Legislative Assembly for the ACT: 2010 Week 03 Hansard (Thursday, 18 March 2010) . . Page.. 1142 ..
I know that it is the preferred option of many older people in our community to remain where their relationships are, where their local shops are, where their friends are obviously, and their day-to-day activities. Two hundred and forty properties will be provided under this initiative and it will make a significant impact on homelessness and on the disadvantaged.
Members will be pleased to know that Housing ACT is also undertaking a needs analysis of older public housing tenants to assess the suitability of their current housing adequacy, of their support networks. And I will be very interested to read the results of this analysis.
Examples I have given demonstrate the range of approaches that are being implemented to respond to homelessness. Homelessness is a complex issue and it does require a range of responses. It does require collaborative approaches. It does require us to work as a whole community—government, all the government agencies and all the community agencies. These initiatives, along with an existing range of specialist homelessness services, represent a comprehensive strategy which is among the best, if not the best, in the nation.
The ACT government will continue to work to build relationships across the community, continue to respond to these issues, continue to explore the needs of the homeless to ensure that we are appropriately responding, adequately responding at all times. It is a big challenge but I know that, with government, with all our government agencies and with the community, we can do this together and we can continue to deliver a comprehensive strategy, as I said, which is among the best, if not the best, in the nation. And I commend this discussion to the rest of the members this afternoon. I think it is a very important matter that we need to discuss.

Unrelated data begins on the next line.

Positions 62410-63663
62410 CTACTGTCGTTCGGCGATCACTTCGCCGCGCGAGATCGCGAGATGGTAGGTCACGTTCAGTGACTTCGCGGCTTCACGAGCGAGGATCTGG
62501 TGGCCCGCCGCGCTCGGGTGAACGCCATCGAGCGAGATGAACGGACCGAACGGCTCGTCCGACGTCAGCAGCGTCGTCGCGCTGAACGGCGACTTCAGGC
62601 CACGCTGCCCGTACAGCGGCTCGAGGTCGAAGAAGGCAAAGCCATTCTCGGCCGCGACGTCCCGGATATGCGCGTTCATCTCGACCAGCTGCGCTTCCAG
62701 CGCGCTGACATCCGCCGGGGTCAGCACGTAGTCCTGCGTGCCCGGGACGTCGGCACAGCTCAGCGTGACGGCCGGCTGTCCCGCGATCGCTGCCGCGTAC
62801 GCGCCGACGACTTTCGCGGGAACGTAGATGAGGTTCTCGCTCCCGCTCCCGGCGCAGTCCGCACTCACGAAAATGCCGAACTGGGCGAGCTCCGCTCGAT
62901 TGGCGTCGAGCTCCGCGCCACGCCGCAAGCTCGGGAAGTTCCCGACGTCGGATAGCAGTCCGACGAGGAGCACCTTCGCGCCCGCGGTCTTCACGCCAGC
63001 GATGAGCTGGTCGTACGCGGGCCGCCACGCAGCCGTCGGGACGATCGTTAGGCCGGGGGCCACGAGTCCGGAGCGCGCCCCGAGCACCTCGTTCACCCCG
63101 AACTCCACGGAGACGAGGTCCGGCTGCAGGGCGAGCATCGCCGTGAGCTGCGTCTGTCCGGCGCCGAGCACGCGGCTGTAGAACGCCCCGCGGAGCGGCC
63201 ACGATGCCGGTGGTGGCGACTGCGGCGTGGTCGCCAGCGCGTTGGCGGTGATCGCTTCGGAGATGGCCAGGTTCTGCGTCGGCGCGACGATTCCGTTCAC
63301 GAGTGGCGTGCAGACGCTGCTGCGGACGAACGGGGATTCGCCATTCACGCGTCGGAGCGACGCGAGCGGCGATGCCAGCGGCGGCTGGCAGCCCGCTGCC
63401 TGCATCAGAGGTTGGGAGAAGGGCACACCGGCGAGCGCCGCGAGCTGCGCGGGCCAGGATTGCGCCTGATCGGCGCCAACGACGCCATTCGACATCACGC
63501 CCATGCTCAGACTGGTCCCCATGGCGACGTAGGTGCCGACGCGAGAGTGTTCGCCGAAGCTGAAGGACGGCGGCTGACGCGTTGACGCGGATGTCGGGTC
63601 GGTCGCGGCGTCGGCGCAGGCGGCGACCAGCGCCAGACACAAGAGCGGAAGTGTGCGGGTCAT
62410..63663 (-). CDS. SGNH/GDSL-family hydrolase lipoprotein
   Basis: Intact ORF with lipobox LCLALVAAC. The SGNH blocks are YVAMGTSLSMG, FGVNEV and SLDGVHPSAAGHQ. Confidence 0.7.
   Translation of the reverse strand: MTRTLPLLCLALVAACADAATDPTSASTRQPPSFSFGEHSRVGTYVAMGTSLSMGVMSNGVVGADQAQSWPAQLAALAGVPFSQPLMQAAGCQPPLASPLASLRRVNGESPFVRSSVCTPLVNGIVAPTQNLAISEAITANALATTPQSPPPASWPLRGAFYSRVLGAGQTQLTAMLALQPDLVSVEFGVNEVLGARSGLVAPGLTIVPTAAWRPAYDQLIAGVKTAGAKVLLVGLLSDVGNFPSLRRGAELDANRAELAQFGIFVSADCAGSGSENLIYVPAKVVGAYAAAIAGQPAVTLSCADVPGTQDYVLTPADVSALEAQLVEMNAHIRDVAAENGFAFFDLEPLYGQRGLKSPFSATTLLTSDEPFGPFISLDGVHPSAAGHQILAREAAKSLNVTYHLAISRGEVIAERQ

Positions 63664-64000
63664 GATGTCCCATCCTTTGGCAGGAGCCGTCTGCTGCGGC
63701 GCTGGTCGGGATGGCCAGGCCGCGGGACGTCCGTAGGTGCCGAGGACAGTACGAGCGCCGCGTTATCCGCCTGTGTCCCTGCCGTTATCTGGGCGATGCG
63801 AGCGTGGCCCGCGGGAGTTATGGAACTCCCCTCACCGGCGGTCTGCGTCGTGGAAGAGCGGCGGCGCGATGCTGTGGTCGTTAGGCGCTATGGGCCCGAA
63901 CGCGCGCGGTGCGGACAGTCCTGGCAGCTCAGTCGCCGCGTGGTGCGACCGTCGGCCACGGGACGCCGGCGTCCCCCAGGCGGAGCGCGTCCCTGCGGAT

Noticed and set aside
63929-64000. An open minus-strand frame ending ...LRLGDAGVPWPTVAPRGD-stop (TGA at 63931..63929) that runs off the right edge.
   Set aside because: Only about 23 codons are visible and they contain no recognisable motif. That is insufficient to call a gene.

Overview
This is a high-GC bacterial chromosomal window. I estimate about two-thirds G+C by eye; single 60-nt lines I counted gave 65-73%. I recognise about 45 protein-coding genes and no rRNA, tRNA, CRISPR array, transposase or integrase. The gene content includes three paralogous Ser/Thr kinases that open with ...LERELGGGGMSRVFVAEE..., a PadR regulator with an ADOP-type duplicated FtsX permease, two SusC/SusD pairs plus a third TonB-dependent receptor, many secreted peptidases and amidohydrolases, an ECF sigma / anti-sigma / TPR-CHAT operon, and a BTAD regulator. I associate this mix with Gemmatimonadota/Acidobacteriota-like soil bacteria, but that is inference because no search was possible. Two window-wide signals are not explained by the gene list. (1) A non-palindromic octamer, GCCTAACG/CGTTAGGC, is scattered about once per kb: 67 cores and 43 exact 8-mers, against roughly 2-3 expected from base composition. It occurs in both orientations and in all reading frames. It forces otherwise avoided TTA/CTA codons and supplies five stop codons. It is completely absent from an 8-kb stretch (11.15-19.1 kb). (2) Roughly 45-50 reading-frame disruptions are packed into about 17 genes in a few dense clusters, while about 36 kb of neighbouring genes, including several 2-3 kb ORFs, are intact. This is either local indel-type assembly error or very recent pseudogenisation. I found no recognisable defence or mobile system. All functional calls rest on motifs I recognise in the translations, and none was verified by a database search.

MS BRESNAN (Brindabella) (3.38): I thank Ms Porter for raising this matter of public importance today. The ACT Greens believe access to safe, secure and affordable housing is a human right and an essential prerequisite to social equity. If people do not have secure housing, it is very difficult for other areas of their lives to be addressed, including health and employment.
It is often said by organisations like ACTCOSS that, in a city like Canberra, we should be aiming for zero homelessness, and the Greens agree with this statement. According to the 2006 census, the ACT then had approximately 1,354 people who were homeless. This figure can also be described as a rate of homelessness at 42 per 10,000, up from the 2001 census that showed there were 40 people homeless per 10,000 people. This is quite a significant figure when you look at the population of the ACT. The current rate of homelessness in the ACT is unacceptable and must be reduced as a matter of urgency.
People who make up the homeless population generally reflect those who are most vulnerable in our community. Some 76 per cent of our homeless are under 35, and 22 per cent are children under the age of 12. Women comprise 53 per cent of the homeless population, compared with 44 per cent nationally. Although Aboriginal and Torres Strait Islander people made up 1.25 per cent of the ACT population in the